The PVV wants the flag to be hoisted daily, to “emphasize our Dutch character”.

There is consensus about low literacy. Article link

The CDA and the PvdA want an ‘offensive’ to improve reading skills. There is even more consensus about the size of classes and schools. Education should be on a smaller scale, think both the PVV and Denk. Article link

The SP is waging “a small class struggle”.

Climate policy has become mainstream

In 2017, election programs paid less attention to climate policy, while the Rutte III cabinet subsequently announced far-reaching policy in that area. This time the theme is discussed extensively. There is also really something to choose. D66, GroenLinks and the Party for the Animals want the Netherlands to go faster than the European Union in reducing CO2emissions. By taxing the emissions of companies more heavily, by introducing road pricing or by shrinking livestock. VVD, CDA and ChristenUnie want to stay in line at the European level, fearing that activity will disappear to other countries. Article link

The SP and PvdA opt for a sharpened goal, but for the PvdA preferably in a European context.

Another point of contention: nuclear energy. CDA and VVD see a solution in this, but for GroenLinks, PvdA, SP and the Party for the Animals a new nuclear power plant is out of the question. D66 keeps the door open, but does not want to invest a subsidy in nuclear energy. Article link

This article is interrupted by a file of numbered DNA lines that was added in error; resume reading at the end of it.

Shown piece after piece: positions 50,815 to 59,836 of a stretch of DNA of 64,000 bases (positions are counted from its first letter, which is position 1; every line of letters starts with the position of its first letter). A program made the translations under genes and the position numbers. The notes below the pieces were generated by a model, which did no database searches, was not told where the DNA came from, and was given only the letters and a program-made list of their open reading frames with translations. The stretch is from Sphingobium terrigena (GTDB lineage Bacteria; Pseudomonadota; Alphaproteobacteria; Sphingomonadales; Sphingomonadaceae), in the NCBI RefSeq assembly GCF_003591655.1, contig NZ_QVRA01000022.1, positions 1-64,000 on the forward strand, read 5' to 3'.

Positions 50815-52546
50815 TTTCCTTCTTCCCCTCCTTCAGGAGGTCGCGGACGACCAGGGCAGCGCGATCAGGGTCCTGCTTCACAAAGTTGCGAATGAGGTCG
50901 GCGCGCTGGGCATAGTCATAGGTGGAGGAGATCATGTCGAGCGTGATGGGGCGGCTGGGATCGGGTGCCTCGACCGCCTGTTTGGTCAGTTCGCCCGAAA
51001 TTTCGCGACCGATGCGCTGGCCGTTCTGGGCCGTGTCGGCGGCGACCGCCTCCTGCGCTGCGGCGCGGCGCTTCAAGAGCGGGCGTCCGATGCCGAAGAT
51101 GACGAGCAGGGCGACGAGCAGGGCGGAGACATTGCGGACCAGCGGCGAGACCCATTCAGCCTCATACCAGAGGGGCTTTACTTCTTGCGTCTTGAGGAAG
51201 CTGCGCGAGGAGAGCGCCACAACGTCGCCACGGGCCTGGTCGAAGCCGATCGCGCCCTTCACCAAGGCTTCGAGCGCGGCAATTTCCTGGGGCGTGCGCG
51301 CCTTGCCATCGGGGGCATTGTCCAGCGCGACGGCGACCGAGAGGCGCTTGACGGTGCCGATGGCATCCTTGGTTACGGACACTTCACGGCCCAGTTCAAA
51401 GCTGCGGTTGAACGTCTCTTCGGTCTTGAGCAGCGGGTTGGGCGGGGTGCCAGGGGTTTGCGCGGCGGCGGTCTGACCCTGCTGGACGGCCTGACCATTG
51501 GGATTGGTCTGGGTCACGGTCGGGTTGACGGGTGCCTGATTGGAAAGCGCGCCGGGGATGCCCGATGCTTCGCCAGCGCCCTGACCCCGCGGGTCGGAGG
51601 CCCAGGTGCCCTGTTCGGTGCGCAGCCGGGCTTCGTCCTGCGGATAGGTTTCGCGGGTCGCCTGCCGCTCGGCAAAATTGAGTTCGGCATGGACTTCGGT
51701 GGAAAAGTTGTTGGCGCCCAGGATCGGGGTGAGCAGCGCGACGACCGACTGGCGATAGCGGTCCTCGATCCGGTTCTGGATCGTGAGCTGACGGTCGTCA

The ChristenUnie does not exclude nuclear power plants, but wind and sun are preferred. There are only a few parties that reject climate policy: PVV, FVD and JA21.

Migration remains a political minefield

It is the subject that may have been the least successful during the Rutte III cabinet: asylum and migration. Article link

The VVD hardly wanted to make any concessions to the coalition partners and at European level it was also not possible to achieve a less messy asylum policy. Judging by the election programs, that scenario threatens to repeat itself. In some areas the VVD may have become more left-wing, but in the area of ​​asylum the party is not.

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The VVD finds the asylum policy too attractive. Article link

The resettlement of vulnerable refugees is made dependent on the support for this, and that can be ‘also zero’. In principle, refugees must eventually return to their country of origin, unless they are “self-reliant”. This is in stark contrast to D66, which wants to increase the UN quota for vulnerable refugees tenfold, from five hundred to five thousand people per year. Or with the ChristenUnie, which argues for a return of the discretionary power of a member of government to grant asylum.